While Turkey considers the SDF a threat to its security, the US backs the group, its main ally against ISIL.
A joint statement by the Turkish Ministry of Defence and the US embassy in Ankara said the two sides agreed to set up the Turkey-based operations centre “as soon as possible” and that the safe zone “would become a “peace corridor”, without providing further details.
“Syria expresses categorical rejection of the agreement announced by the US and Turkish occupations on establishing the so-called [safe zone] which constitutes a blatant aggression against the sovereignty and territorial integrity of the Syrian Arab Republic and a flagrant violation of the principles of the international law and the UN Charter,” a Syrian source at the Ministry of Foreign Affairs told SANA press agency on Thursday.
“This agreement has very clearly exposed the US-Turkish partnership in the aggression against Syria which serves the interest of the Israeli occupation entity and the Turkish expansionist ambitions and it unequivocally exposed the misleading and evasiveness which govern the policies of the Turkish regime,” the statement continued.
The US-Turkey statement did not specify how and when the zone would be created, but it appeared to avert a threatened Turkish operation into the region east of the Euphrates River in Syria.
“Syria calls on the international community and the UN to condemn the US-Turkish flagrant aggression which constitutes a dangerous escalation and poses a threat to peace and security in the region and the world and hinders all positive efforts for finding a solution to the crisis in Syria,” the government statement concluded.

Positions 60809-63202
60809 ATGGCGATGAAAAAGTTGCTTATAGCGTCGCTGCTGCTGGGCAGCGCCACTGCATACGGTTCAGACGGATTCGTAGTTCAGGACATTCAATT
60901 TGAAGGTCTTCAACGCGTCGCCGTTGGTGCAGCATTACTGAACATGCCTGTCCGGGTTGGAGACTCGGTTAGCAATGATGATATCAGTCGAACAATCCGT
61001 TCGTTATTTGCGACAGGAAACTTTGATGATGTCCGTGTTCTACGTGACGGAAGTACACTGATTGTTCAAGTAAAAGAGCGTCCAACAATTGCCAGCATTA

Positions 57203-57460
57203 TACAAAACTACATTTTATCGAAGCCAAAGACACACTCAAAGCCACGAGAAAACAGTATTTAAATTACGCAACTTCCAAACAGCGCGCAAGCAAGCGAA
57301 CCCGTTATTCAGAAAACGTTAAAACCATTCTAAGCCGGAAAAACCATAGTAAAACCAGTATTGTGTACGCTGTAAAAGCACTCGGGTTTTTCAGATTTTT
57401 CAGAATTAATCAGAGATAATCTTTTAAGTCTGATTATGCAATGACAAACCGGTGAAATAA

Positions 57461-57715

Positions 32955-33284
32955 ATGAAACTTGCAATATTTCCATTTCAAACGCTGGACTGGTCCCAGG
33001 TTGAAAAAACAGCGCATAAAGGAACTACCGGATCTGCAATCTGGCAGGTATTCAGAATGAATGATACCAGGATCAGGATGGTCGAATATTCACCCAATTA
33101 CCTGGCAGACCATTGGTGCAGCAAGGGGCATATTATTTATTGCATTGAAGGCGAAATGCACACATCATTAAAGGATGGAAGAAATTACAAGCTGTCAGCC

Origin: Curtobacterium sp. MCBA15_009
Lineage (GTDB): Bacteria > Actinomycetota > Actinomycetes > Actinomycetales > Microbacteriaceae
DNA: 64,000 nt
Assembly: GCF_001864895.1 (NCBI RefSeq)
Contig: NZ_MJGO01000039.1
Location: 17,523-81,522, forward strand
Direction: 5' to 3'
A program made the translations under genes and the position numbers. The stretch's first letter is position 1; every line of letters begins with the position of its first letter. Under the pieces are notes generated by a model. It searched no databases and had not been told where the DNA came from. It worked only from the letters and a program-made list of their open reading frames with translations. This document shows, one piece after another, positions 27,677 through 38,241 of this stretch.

Northeastern Syria is currently under the control of the US-backed Kurdish-led Syrian Democratic Forces (SDF), largely comprising of the People’s Protection Units (YPG).
Turkey deems the YPG to be an extension of the outlawed Kurdistan Workers’ Party (PKK), which launched an armed campaign against the state 35 years ago.
Turkey has for weeks been pressing to establish a 30-40km deep zone within Syria, seeking the removal of the YPG from the area and the destruction of their tunnels and fortifications.
The US, on the other hand, has tried to limit the safe zone to 10km.
On Tuesday, Turkey’s President Recep Tayyip Erdogan warned the country was running out of patience with regards to a Turkey-US deal.
“Turkey has the right to eliminate all threats against its national security,” he said in a televised speech. “God willing, we will carry the process started with [previous offensives into Syria] to the next stage very soon.”
Following that speech, the US defence secretary, Mark Esper, said that any unilateral action by Turkey would be “unacceptable”.
Turkey and the US are NATO allies but have grown increasingly estranged over a number of issues, including American support for the Kurds and Turkey’s decision to buy a Russian S-400 missile defence system.
Turkish media outlets have often shown images in recent weeks of military convoys heading for the border area, carrying equipment and fighting units.
Turkey has twice carried out unilateral offensives into northern Syria against ISIL and YPG, in 2016 and 2018 respectively.